Growth form and leaf habit drive contrasting effects of Arctic amplification in long-lived woody species

Publikation: Beitrag in FachzeitschriftForschungsartikelBeigetragenBegutachtung


  • Davide Frigo - , Università degli studi di Padova (Autor:in)
  • Ólafur Eggertsson - , Icelandic Forest Research (Autor:in)
  • Angela Luisa Prendin - , Università degli studi di Padova, Universität Aarhus (Autor:in)
  • Raffaella Dibona - , Università degli studi di Padova (Autor:in)
  • Lucrezia Unterholzner - , Professur für Waldwachstum und Produktion von Holzbiomasse, Università degli studi di Padova (Autor:in)
  • Marco Carrer - , Università degli studi di Padova (Autor:in)


Current global change is inducing heterogeneous warming trends worldwide, with faster rates at higher latitudes in the Northern Hemisphere. Consequently, tundra vegetation is experiencing an increase in growth rate and uneven but expanding distribution. Yet, the drivers of this heterogeneity in woody species responses are still unclear. Here, applying a retrospective approach and focusing on long-term responses, we aim to get insight into growth trends and climate sensitivity of long-lived woody species belonging to different functional types with contrasting growth forms and leaf habits (shrub vs. tree and deciduous vs. evergreen). A total of 530 samples from 7 species (common juniper, dwarf birch, woolly willow, Norway spruce, lodgepole pine, rowan, and downy birch) were collected in 10 sites across Iceland. We modelled growth trends and contrasted yearly ring-width measurements, filtering in high- and low-frequency components, with precipitation, land- and sea-surface temperature records (1967–2018). Shrubs and trees showed divergent growth trends, with shrubs closely tracking the recent warming, whereas trees, especially broadleaved, showed strong fluctuations but no long-term growth trends. Secondary growth, particularly the high-frequency component, was positively correlated with summer temperatures for most of the species. On the contrary, growth responses to sea surface temperature, especially in the low frequency, were highly diverging between growth forms, with a strong positive association for shrubs and a negative for trees. Within comparable vegetation assemblage, long-lived woody species could show contrasting responses to similar climatic conditions. Given the predominant role of oceanic masses in shaping climate patterns in the Arctic and Low Arctic, further investigations are needed to deepen the knowledge on the complex interplay between coastal tundra ecosystems and land-sea surface temperature dynamics.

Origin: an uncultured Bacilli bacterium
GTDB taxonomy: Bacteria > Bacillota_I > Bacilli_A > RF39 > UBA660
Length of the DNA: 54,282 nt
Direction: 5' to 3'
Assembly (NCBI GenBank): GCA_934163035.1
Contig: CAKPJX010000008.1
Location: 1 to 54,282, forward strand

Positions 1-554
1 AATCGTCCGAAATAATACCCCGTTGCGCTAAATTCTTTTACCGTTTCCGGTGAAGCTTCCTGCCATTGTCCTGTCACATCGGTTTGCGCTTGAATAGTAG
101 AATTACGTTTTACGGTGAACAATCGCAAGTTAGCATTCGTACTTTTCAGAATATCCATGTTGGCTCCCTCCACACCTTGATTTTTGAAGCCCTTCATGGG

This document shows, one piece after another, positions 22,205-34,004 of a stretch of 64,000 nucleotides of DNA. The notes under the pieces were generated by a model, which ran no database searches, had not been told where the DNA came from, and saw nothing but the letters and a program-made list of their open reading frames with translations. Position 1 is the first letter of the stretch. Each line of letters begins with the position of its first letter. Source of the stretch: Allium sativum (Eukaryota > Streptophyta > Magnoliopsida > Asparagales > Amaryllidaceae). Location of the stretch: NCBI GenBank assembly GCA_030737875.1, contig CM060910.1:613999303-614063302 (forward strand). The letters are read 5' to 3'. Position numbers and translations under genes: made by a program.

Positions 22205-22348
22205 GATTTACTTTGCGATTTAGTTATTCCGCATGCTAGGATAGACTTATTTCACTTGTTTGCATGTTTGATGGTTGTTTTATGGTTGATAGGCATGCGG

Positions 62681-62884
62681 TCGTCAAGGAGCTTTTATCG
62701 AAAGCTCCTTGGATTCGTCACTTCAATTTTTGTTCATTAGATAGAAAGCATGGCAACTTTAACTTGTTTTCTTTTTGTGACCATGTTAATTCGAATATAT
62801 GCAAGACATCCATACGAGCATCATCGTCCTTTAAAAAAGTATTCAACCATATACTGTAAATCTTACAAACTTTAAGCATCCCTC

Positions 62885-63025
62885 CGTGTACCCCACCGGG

Seiten (von - bis)5896-5907
FachzeitschriftGlobal change biology
Jahrgang29 (2023)
PublikationsstatusVeröffentlicht - 1 Aug. 2023

Externe IDs

PubMed 37526296



  • Arctic amplification, climate-growth association, ring width, tree and shrub, tundra vegetation